At Egerton University, the board stopped three programmes — namely, civil and environment engineering, industrial and energy engineering and electrical and control engineering.
The reason for stopping the courses were: Lack of adequate and qualified lecturers, segmentation and duplication of programmes.
In simple terms, some of the courses offered as full degree programmes should actually be units within the mainstream engineering.
But the problem runs far and deep. Last week, the Council for Legal Education stopped Moi University from offering legal education.
Also stopped dead on their tracks were Catholic University and University of Nairobi’s two campuses — Mombasa and Kisumu.
The case at Moi University was most dramatic. Although the university has offered legal education for nearly two decades, the regulator established that the law school had the barest of the requirements to teach the course.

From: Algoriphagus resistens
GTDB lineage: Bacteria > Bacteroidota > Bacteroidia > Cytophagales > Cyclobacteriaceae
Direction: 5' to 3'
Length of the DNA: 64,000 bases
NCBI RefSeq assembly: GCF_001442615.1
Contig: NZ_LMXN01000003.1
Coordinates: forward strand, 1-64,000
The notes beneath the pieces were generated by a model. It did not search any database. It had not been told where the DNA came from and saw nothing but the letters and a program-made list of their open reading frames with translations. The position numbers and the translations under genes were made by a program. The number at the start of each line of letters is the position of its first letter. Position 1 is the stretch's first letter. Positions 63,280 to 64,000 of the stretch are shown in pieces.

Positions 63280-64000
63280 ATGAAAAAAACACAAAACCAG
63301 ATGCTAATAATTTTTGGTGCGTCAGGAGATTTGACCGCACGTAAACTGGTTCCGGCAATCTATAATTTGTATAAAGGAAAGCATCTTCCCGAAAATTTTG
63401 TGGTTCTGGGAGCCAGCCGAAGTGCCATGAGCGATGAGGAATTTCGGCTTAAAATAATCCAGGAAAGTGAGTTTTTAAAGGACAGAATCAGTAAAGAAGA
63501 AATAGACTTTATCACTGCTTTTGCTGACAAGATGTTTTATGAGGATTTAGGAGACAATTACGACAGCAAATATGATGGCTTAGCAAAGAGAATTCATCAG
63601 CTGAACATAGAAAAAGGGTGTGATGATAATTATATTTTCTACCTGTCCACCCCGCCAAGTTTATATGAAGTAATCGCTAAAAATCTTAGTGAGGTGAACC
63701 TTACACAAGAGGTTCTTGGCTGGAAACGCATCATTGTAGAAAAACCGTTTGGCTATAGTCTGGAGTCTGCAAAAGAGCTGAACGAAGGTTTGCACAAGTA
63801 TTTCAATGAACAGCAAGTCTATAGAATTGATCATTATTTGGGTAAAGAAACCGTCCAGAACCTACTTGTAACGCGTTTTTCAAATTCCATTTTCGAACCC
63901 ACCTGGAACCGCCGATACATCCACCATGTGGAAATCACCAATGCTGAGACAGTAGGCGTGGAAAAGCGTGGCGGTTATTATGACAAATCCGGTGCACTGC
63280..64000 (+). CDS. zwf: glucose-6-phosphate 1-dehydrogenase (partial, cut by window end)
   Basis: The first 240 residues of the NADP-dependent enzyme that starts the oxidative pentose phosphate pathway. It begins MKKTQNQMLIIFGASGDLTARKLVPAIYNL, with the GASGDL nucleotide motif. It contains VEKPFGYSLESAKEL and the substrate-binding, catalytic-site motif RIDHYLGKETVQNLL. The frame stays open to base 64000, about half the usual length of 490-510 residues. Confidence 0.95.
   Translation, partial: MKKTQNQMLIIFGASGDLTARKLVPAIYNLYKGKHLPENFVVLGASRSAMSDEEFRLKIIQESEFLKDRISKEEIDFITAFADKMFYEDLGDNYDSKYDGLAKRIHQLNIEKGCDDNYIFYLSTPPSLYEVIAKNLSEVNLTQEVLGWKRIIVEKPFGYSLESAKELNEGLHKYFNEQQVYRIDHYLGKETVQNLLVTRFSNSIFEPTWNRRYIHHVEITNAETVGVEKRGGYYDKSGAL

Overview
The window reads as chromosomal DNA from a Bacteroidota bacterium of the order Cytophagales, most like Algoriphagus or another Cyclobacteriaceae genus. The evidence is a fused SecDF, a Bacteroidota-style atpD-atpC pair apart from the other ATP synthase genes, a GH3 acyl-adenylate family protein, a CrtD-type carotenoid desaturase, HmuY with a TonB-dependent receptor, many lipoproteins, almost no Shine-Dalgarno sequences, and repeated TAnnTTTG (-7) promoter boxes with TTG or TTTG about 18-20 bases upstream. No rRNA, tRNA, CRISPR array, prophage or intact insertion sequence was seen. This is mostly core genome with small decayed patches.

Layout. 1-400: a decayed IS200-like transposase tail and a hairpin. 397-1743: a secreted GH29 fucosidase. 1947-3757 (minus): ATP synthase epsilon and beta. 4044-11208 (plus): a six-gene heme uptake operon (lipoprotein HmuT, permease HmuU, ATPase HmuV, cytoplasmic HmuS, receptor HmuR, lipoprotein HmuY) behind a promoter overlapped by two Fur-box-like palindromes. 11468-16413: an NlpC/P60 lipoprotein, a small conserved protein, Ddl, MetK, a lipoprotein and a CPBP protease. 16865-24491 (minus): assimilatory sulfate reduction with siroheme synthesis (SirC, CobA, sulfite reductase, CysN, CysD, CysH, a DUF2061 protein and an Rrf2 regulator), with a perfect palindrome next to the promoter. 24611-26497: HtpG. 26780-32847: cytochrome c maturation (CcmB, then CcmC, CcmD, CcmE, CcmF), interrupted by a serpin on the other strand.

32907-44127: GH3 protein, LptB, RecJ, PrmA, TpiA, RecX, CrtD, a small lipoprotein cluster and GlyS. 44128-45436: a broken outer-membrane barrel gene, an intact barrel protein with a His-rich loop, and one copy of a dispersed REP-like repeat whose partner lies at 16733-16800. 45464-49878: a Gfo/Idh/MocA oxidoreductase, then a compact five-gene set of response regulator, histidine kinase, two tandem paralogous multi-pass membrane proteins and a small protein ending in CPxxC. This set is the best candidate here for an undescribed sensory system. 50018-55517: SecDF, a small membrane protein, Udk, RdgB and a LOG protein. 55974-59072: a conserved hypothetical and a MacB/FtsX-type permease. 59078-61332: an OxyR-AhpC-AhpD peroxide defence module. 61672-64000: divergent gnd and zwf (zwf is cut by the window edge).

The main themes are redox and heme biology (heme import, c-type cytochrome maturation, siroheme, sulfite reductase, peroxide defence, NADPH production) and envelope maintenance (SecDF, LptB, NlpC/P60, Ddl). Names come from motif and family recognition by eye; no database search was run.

Prof Kulundu-Bitonye, the chief executive of the Council for Legal Education, outlined some of the shortcomings at the university, including absence of a moot court, which was a basic requirement for law training.
Law training requires trainees to do thorough reading and research yet the Moi law school had a miniature library that could only accommodate eight students, and even if shelves and space was not the criteria, there were no reading materials.
Worse, the law school had serious deficiency of academic staff, having only two professors and few Phds for a population of 1,600 students.
In a situation where lecturers are insufficient, library and reading materials are unavailable, the law school is just but a shell. This is a serious anomaly.